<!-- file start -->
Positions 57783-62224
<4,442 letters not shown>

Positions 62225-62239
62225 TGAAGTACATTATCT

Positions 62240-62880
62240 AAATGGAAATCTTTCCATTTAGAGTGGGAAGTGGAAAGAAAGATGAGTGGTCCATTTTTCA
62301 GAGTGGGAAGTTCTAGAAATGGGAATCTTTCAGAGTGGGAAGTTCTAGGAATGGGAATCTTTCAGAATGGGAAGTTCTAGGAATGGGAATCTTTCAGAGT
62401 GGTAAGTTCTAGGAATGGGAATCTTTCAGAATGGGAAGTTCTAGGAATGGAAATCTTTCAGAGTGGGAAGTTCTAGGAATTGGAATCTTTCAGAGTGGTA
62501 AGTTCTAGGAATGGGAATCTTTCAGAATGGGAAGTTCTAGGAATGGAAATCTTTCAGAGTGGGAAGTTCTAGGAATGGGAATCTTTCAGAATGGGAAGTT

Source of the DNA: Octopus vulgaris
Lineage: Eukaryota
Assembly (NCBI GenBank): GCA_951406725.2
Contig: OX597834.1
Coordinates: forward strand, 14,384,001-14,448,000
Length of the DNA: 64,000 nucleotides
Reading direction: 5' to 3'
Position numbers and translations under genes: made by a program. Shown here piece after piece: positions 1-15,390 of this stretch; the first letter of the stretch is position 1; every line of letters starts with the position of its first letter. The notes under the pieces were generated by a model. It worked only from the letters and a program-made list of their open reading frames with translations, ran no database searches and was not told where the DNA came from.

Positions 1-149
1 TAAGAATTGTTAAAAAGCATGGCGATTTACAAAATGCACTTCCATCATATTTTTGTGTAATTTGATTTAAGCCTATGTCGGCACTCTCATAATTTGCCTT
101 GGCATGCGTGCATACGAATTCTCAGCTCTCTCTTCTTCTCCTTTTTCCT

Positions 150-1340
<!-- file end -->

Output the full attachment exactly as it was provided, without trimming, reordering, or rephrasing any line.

Positions 57783-62224
<4,442 letters not shown>

Positions 62225-62239
62225 TGAAGTACATTATCT

Positions 62240-62880
62240 AAATGGAAATCTTTCCATTTAGAGTGGGAAGTGGAAAGAAAGATGAGTGGTCCATTTTTCA
62301 GAGTGGGAAGTTCTAGAAATGGGAATCTTTCAGAGTGGGAAGTTCTAGGAATGGGAATCTTTCAGAATGGGAAGTTCTAGGAATGGGAATCTTTCAGAGT
62401 GGTAAGTTCTAGGAATGGGAATCTTTCAGAATGGGAAGTTCTAGGAATGGAAATCTTTCAGAGTGGGAAGTTCTAGGAATTGGAATCTTTCAGAGTGGTA
62501 AGTTCTAGGAATGGGAATCTTTCAGAATGGGAAGTTCTAGGAATGGAAATCTTTCAGAGTGGGAAGTTCTAGGAATGGGAATCTTTCAGAATGGGAAGTT

Source of the DNA: Octopus vulgaris
Lineage: Eukaryota
Assembly (NCBI GenBank): GCA_951406725.2
Contig: OX597834.1
Coordinates: forward strand, 14,384,001-14,448,000
Length of the DNA: 64,000 nucleotides
Reading direction: 5' to 3'
Position numbers and translations under genes: made by a program. Shown here piece after piece: positions 1-15,390 of this stretch; the first letter of the stretch is position 1; every line of letters starts with the position of its first letter. The notes under the pieces were generated by a model. It worked only from the letters and a program-made list of their open reading frames with translations, ran no database searches and was not told where the DNA came from.

Positions 1-149
1 TAAGAATTGTTAAAAAGCATGGCGATTTACAAAATGCACTTCCATCATATTTTTGTGTAATTTGATTTAAGCCTATGTCGGCACTCTCATAATTTGCCTT
101 GGCATGCGTGCATACGAATTCTCAGCTCTCTCTTCTTCTCCTTTTTCCT

Positions 150-1340